There is an obvious reason to use fair trade. Until now, the main international trade system has never solved the world’s poverty. The poor cannot live with us only chattering all at the same time. The fair trade system can provide them with profits. The greatest merit of fair trade is that it is for the poor. Fair trade is a practical alternative plan.
The products produced under fair trade have huge potential markets. Fair trade improves unfair trade by influencing the world trade system and helps the third world to escape poverty.

▶What is the background of the fair trade?
The recent trade structure has deepened the polarization between developed countries and underdeveloped countries. There are unfair elements, such as selling materials, products and labor in the undeveloped countries at a dirt-cheap price by negotiating in a way that is only profitable to one side.
Eventually, the profits of trade are not evenly distributed to the producer, buyer, distributor and consumer, and a vicious circle repeats in which third world producers keep suffering from poverty.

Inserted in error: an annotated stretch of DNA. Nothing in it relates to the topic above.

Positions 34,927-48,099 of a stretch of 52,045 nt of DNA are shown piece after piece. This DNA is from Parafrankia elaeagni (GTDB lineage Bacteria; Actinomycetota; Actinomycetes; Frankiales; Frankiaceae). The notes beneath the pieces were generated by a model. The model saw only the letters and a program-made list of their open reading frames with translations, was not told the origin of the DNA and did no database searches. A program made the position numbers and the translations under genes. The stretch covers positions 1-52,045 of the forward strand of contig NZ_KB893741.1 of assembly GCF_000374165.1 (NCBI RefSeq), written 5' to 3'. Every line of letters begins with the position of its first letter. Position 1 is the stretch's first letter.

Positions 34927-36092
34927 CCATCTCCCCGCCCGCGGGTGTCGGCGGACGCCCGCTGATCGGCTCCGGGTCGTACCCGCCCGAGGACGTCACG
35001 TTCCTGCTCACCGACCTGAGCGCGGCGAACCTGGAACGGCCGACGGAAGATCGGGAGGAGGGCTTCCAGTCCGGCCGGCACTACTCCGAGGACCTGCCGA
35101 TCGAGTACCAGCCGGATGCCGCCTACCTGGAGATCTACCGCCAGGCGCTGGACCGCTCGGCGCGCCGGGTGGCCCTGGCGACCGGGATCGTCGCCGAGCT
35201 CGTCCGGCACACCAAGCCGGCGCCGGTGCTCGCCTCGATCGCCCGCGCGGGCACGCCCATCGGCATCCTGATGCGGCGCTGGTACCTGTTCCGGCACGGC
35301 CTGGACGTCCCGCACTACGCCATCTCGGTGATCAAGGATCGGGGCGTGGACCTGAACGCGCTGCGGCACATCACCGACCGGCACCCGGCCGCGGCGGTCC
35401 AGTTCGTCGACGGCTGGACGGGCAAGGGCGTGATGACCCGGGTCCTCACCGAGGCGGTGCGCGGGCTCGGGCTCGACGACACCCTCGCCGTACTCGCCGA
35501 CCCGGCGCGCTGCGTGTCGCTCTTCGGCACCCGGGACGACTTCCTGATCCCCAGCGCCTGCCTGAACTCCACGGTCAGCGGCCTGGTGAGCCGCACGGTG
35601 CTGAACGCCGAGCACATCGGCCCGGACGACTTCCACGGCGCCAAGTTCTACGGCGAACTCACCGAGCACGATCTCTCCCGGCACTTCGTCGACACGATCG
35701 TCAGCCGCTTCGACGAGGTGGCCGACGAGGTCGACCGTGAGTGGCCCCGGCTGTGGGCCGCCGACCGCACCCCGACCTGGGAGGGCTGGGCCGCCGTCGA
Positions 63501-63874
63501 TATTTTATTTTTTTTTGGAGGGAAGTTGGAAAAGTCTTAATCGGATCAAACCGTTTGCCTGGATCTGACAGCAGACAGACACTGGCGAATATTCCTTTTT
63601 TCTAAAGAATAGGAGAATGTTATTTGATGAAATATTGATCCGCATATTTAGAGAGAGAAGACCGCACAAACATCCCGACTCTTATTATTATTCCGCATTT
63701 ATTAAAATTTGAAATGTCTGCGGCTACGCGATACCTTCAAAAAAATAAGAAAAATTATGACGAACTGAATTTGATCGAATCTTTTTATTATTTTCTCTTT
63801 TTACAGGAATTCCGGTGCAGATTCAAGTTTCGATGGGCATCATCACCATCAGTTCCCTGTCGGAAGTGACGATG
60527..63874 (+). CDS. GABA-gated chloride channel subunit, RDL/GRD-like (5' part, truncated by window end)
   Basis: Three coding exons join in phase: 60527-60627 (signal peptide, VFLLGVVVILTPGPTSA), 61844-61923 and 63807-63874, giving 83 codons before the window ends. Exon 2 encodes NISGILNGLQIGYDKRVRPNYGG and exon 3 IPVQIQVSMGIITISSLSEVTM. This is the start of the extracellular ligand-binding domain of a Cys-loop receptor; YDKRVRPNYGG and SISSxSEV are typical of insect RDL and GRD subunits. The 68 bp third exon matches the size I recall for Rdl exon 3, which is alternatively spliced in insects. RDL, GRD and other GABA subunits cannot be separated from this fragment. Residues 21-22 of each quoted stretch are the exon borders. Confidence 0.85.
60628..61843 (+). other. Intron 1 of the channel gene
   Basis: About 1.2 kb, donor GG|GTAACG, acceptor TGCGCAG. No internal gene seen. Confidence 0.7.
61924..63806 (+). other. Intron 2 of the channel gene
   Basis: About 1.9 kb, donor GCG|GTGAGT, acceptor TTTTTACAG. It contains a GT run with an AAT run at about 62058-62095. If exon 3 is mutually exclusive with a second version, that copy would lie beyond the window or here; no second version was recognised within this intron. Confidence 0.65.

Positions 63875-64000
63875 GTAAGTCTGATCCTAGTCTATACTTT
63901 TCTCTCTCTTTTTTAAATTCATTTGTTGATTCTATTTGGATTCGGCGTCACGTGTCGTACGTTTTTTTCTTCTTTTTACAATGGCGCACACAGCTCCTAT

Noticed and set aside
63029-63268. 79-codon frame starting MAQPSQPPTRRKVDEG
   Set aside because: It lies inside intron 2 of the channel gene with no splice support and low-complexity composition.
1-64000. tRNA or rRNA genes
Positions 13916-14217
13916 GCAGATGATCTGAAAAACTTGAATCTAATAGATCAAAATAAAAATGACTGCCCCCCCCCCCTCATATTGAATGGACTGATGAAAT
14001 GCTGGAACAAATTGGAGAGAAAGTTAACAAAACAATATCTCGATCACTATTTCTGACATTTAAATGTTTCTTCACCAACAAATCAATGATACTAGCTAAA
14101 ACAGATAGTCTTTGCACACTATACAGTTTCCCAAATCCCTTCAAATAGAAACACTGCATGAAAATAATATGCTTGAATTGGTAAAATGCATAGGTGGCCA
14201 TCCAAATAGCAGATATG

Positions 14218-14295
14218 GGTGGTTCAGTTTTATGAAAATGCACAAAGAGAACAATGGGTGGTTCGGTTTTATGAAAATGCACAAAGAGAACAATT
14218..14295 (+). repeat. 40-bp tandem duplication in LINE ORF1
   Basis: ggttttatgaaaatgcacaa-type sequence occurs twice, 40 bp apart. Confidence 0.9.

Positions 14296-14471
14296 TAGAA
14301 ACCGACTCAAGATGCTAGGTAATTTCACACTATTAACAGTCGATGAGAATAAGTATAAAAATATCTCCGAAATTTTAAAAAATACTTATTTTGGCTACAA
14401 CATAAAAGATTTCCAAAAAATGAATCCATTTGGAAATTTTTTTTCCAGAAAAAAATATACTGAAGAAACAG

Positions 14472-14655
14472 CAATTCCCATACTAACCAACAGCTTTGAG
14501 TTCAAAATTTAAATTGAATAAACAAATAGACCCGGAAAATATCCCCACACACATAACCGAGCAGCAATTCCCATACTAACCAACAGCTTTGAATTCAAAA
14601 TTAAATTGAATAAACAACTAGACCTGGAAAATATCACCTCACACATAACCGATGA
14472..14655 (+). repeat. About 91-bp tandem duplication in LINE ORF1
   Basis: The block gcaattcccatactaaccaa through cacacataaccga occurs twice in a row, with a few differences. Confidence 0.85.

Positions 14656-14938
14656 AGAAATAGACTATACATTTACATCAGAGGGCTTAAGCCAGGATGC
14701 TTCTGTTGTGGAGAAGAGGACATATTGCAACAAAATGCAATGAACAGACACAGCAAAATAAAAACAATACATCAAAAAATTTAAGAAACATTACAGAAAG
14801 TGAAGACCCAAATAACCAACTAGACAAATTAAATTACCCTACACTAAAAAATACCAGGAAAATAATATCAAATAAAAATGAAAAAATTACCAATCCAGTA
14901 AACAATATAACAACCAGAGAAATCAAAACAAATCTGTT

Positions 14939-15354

In this situation, the alternative, new trade is fair trade, which can help the third world people to support themselves. Fair trade has tried to make their lives ethical and sustainable by providing a wage and fair labor conditions, giving education and jobs to the neglected class, and producing products in an environmentally friendly way.

▶Instances overseas
In the case of Europe, fair trade in Switzerland, the Netherlands and Germany are definitely on the increase. There are 1,200 products being developed, so you can always buy fair trade goods at any store without any difficulty.
Tesco, which is a chain supermarket in England, now sells fair trade goods after requests from citizens.
In other words, fair trade has become a vital part of citizens’ everyday lives.
From the statistics of Fair trade Labeling Organization on fair trade, 86 percent of English people know about fair trade and many citizens support fair trade; 64 percent of Swedish people, 62 percent of people from the Netherlands and 68 percent of Belgians prefer fair trade goods. From this, we can know that fair trade is making great progress in the world.